Currently bats in the U.S. are suffering the plight of white nose syndrome, a deadly fungus infection affecting a growing number of bat populations in North America. It started in New York in a bat colony in 2006. The fungus, Geomyces destructans, is considered an invasive species (Lanwig, Frick, et. al. Ecology Letters, 2012). Five years later, the disease has spread to 19 different states.  The death toll of North American bats succumbing to white nose syndrome was 5.5 million as of January 2012.

Myth: Bats will (not) entangle in your hair. Fact: Bats are natural pest control for crops. Myth: Bats suck blood. Fact: You’d have to leave the United States to find a vampire bat. The most common bats in the United States eat insects. Those of us in mosquito-stricken areas of the country, like Maine, are aware of bats’ ability to consume thousands of mosquitoes in a single night. Bats like to swoop through wetlands and riparian areas, and in turn, bat guano fertilizes vegetation. What most people don’t know is that “bat guano is big business” outside the U.S. as a source of fertilizer.  Also see: Effects of wetland network distribution on bat activity.

The most recent studies show that the more “social” the bats are, the tighter the cluster of bats in a colony, the more likely the disease is to spread. The grim reality is that the fungus has wiped out bat populations by the hundreds of thousands throughout the country. It’s in Delaware. It’s in Missouri. It’s in Kentucky, Ohio and Tennessee.  White nose syndrome has been confirmed in Wyoming and Maine, too. The U.S. Fish and Wildlife Service released a protocol for treatment and reduction of spreading the white nose syndrome in June 2012. For instance, if you handle a bat with white nose syndrome while wearing gloves, be sure to wash the gloves in hot water afterwards.

What’s strange is that not every bat infected with the fungus is dying. Sometimes a bat infected with white nose syndrome can live for a full year or longer after infection. In other cases, such as the big brown bat, scientists don’t know how the bats are avoiding the white nose syndrome; it might have to do with migrating south as opposed to huddling together in the infected caves, where the fungus is present. The endangered Indiana bat has not been hit as hard as biologists feared (their population is down about 70%).  One of the most common bats in the Northeast, the little brown bat, has taken a nosedive –its population plummeting by 90% due to white nose syndrome. SeeNortheastern Bat Update and Bats on the Brink.  There has been some hope in Vermont, New York and New Hampshire:  some of the little brown bat colonies are surviving and having pups, based on reports from state Fish and Game agencies. State agencies are calling for citizens to count bats and help promote awareness about them. In addition to research in the U.S., this year happens to be ‘Year of the Bat’ for international research and awareness about bats across the globe.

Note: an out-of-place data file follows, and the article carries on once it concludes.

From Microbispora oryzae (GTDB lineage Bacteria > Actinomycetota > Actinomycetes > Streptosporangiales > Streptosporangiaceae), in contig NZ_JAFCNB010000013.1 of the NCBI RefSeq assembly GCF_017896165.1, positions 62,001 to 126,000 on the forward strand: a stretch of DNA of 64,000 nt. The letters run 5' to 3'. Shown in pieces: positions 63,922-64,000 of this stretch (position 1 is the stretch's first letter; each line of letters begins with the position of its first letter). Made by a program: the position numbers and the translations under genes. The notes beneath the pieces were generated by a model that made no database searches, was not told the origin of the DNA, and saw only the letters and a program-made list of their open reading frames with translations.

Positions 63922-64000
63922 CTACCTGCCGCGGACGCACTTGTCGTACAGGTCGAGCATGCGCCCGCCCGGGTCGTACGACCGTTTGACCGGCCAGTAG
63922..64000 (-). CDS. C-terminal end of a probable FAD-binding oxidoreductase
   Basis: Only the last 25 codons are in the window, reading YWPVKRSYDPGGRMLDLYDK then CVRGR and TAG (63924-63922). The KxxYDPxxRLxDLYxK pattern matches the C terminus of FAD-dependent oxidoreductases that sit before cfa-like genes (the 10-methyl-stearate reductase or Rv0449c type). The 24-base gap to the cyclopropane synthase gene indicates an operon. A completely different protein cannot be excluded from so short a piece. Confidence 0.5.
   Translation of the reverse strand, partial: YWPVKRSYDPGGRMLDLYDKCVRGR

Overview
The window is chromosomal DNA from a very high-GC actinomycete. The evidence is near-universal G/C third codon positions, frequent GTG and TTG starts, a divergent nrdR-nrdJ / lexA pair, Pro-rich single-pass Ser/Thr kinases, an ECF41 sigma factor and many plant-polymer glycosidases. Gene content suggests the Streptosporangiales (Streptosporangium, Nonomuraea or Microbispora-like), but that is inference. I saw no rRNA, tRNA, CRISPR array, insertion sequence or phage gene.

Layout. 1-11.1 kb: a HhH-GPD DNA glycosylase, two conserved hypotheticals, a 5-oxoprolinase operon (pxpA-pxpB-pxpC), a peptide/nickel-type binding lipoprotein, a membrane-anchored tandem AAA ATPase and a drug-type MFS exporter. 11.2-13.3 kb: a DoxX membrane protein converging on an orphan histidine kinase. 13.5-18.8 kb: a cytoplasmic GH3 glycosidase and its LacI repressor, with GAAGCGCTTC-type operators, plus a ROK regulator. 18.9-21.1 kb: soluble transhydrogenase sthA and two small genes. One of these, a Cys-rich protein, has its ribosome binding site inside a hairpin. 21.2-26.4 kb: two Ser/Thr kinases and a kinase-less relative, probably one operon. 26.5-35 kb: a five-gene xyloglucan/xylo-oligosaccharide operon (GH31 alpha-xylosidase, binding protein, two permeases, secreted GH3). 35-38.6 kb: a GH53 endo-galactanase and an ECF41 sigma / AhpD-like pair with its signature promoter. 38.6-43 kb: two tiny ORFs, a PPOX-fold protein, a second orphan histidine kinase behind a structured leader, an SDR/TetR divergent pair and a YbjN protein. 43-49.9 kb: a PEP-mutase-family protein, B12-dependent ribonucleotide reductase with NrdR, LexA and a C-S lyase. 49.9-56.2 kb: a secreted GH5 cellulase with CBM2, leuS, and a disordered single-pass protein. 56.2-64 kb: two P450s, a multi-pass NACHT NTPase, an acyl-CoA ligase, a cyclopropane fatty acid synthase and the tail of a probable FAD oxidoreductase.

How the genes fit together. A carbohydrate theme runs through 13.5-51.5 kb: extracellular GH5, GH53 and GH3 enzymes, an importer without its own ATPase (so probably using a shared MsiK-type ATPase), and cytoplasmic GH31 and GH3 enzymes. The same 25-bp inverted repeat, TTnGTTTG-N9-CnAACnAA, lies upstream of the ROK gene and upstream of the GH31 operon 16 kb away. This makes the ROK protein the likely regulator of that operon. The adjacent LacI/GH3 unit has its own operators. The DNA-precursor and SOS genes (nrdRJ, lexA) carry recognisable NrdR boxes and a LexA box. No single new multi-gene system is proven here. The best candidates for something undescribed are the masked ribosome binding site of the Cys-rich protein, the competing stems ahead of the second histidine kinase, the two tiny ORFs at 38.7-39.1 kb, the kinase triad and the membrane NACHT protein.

For the FWS’ blog on White Nose Syndrome, visit:http://whitenosebats.wordpress.com/
For information on Vermont’s Bat Program, click here.
For information on New Hampshire’s Bat Program, click here. 
For National Park Service (KY)’s Bat Program, visit:http://www.nps.gov/maca/whitenose.htm
Also see related blog post, White-nose syndrome confirmed in endangered gray bats

Restoring Lost Ecological Connections: Fish Ladders and Dam Removal

Growing up in midcoast Maine I was accustomed to celebrating the return of the alewives, an anadromous, or sea-run fish, each spring. Recently a project to restore the fish ladder for the alewives has neared completion in a stream at Damariscotta Mills. The Maine state legislature called for a fish passage in 1741, which led to the town finally building the fish ladder in 1807 to allow the alewives to return to Maine’s streams, ponds and lakes to spawn. The project to rebuild the old fish ladder began 200 years later in 2007 and has entered a final phase in 2012. One challenge for the restoration crew has been to make sure that the fish ladder was functional for the alewives each season. The running of the alewives just occurred in late May/early June.

Meanwhile, another river in Maine supports the run of alewives, salmon, sturgeon and other sea-run fish: the Penobscot, Maine’s largest river. A major component of a restoration project to restore critical habitat in Maine’s largest watershed is underway this week along the Penobscot River. The Great Works Dam on the lower part of the river is being removed this week. See a video of this dam removal (June 11, 2012). This is the culmination of a lot of planning over the past eight years on the part of federal, state and tribal governments, along with nonprofit and for-profit parties.  These have included the State of Maine, The Nature Conservancy, National Oceanic Atmospheric Administration, Penobscot Nation, Maine Audubon, Natural Resources Council of Maine, Trout Unlimited, American Rivers, Atlantic Salmon Federation and other partners. Together they form the Penobscot River Restoration Trust. This project began in 1999, but an essential agreement formed in 2004 laid the groundwork for the collaborative restoration efforts. This unprecedented agreement set out to accomplish these things:

  1. Restore self-sustaining populations of native sea-run fish, such as the endangered Atlantic salmon;